Swimsuits spark sexism

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Illustration by Kassidy Weber

During high school swim season, swimmers can be disqualified for many reasons: false starts, bad transitions, or staying underwater for too long. However, female swimmers have one extra rule: their swimsuits cannot show too much skin.

At the first meet of Coronado’s swim season on March 9, officials instructed coaches to pull their female team members aside and inform them that a swimmer could be disqualified from an event simply based on how the swimsuit fits her body. This new rule targets a specific sex and the minorities of that group of talented athletes: the bigger, taller, thicker girls.

One problem with this new rule is that officials seem to have forgotten that swimmers are not able to select the perfect swimsuit for their body types. Rather, all team members are required to wear the same team uniform. Any woman who has ever tried on a swimsuit knows that there isn’t a one-size-fits-all, and it is ridiculous to expect that the same style suit will fit a skinny, flat five-foot girl the same way it does a larger, curvier five-foot-ten girl.  

During the meet, officials walked behind swimmers before they dove in, and based on their own subjective notion of what was “appropriate,” told some girls to pull their suits down, delaying everyone’s start. The targeted athletes’ focus was drawn away from their upcoming race in order to fix their suits, only for it to return to its original position during the vigorous motions of competition.

While males are celebrated for an athletic build, the same cannot be said for females. Often belittled because of their masculine-like physiques, female athletes are expected to be thin and frail even when they are keeping up with their male counterparts. Female athletes struggle to find a balance between working hard to boost their performance while wanting to conform to the societal standards of what makes a “pretty girl,” and it is one of the hardest struggles they endure throughout their years of competition. They strive to be faster, stronger, and better at their sports, but when looking at their reflections, they can’t help but notice that their broad shoulders, brawny arms and strapping thighs don’t correlate with the slim bodies they see while scrolling through Instagram feeds. Girls are critical enough of their own bodies, and female athletes especially don’t deserve it from sexist judges.

Even if the athletes know that they shouldn’t be treated like this, they endure the inspection, so they can participate in their beloved sport. For instance, Leisel Jones, an Olympic gold medalist swimmer, was publically fat-shamed on the front page of the Herald Sun directly before the 2012 Olympics by male journalist, Paul Kent. Instead of praising her speed and athletic ability, he decided that she would not perform well because of her weight. Most recently, Tayla Harris, an Australian football player, had her picture removed from a sports website on March 19, 2019, because her kicking one leg in the air with the other down was too offensive for some. The sad truth is that female athletes, including female swimmers, have come to expect and accept such treatment.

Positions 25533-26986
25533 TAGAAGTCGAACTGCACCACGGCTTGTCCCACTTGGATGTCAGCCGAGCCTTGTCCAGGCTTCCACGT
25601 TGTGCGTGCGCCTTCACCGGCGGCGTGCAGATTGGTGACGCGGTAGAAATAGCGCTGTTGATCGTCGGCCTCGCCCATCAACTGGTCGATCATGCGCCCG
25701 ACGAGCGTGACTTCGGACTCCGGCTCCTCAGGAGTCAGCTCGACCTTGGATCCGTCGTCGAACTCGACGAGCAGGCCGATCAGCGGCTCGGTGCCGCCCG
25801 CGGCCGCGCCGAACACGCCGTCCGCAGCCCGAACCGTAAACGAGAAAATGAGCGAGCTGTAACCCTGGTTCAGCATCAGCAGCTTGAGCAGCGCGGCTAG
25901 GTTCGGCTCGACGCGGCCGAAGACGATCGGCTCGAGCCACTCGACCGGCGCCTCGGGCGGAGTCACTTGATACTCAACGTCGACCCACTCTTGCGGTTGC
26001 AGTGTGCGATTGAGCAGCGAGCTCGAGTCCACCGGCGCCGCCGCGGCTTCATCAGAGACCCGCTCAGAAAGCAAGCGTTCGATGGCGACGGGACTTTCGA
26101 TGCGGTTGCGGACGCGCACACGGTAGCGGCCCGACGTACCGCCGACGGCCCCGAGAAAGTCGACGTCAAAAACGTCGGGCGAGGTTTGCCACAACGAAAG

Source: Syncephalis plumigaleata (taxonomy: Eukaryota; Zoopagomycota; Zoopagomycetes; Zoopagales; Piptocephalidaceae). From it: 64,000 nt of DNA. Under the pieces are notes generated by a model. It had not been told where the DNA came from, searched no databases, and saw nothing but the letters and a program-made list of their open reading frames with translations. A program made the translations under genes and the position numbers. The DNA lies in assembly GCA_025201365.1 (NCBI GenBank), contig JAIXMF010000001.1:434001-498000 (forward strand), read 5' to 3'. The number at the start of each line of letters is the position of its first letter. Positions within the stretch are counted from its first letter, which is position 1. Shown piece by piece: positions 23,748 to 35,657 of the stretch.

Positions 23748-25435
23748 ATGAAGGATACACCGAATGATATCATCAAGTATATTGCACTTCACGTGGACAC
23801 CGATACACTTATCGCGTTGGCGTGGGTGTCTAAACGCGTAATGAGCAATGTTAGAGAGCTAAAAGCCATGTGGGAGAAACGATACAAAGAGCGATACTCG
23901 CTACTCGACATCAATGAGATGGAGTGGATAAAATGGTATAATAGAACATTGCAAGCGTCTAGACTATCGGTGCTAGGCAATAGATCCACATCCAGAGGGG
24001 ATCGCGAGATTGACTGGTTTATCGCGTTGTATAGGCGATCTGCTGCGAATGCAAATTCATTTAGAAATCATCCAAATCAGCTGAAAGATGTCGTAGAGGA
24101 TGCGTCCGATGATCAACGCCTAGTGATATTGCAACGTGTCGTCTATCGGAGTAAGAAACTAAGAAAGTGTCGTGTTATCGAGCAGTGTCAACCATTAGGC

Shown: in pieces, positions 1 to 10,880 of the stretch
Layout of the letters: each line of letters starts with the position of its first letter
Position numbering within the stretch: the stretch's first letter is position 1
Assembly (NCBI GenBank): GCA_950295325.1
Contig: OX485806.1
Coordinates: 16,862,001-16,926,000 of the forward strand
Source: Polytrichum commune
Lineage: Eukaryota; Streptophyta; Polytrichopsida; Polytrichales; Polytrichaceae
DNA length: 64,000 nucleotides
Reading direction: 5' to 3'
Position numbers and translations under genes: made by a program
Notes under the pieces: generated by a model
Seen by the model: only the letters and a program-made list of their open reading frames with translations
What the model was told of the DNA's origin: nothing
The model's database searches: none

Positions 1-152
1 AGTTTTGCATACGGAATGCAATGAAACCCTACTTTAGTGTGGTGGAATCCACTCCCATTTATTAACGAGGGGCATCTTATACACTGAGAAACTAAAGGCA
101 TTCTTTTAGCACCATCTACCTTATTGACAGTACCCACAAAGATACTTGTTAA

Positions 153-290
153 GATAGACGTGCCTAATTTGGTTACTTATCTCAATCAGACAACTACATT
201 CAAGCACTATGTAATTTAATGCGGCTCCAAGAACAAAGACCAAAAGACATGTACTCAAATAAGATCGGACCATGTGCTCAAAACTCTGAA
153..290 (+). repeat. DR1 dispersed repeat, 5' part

Imagine if male swimmers were similarly scrutinized and objectified by officials, told that they would be disqualified if their Speedo didn’t fit them in an appropriate way during races or that they were too “brawny” in the comments section of their latest post. Society would have a full-fledged freakout. It is basically guaranteed that the world would go crazy if a male swimmer wasn’t allowed to compete because his suit emphasized his physique. Tweets about the mistreated males would flood the internet because the world won’t stand for their male sports heroes being mistreated.

There was one silver lining to CCSD’s unfair rule. Throughout the first swim meet, female swimmers, both members of their own team and swimmers from opposing teams, supported each other by telling one another when their suits were out of place. They were there for each other like women (and people in general) ought to be.

Athletes dedicate every day to making themselves a better version of what they were the week before. They spend countless hours training and strengthening their bodies to reach their maximum potential. They monitor their caloric intake and eat only the most nutritious of meals. The result of this dedication and hard work is powerful, muscular figures capable of competitive athletic performance. While both male and female athletes deserve respect for what they do, society continues to cling to the double standards for the opposite sexes.

No matter status or age, body type or athletic ability, it seems clear that women are still objectified. It doesn’t matter if they are doing their job or practicing their hobby; they will almost always be judged on their looks. Females are just as big of a part of the athletic community as men, so choosing to focus on their appearance rather than their performance is appalling, especially in high school. Officials shouldn’t even be perceiving underage girls as sexual. If someone finds a female swimmers’ suit distracting, then they need to leave instead of blaming the girl who’s just trying to pursue her passion. It’s time to eliminate this impractical rule or make it fair by applying it to both sexes. Female bodies of all shapes and sizes are beautiful and strong, so if you body shame them, well, you should be ashamed of yourself.

2 COMMENTS

  1. Incredible article… thank you so much for bringing this to light in the sense of a bigger issue in society 🙂

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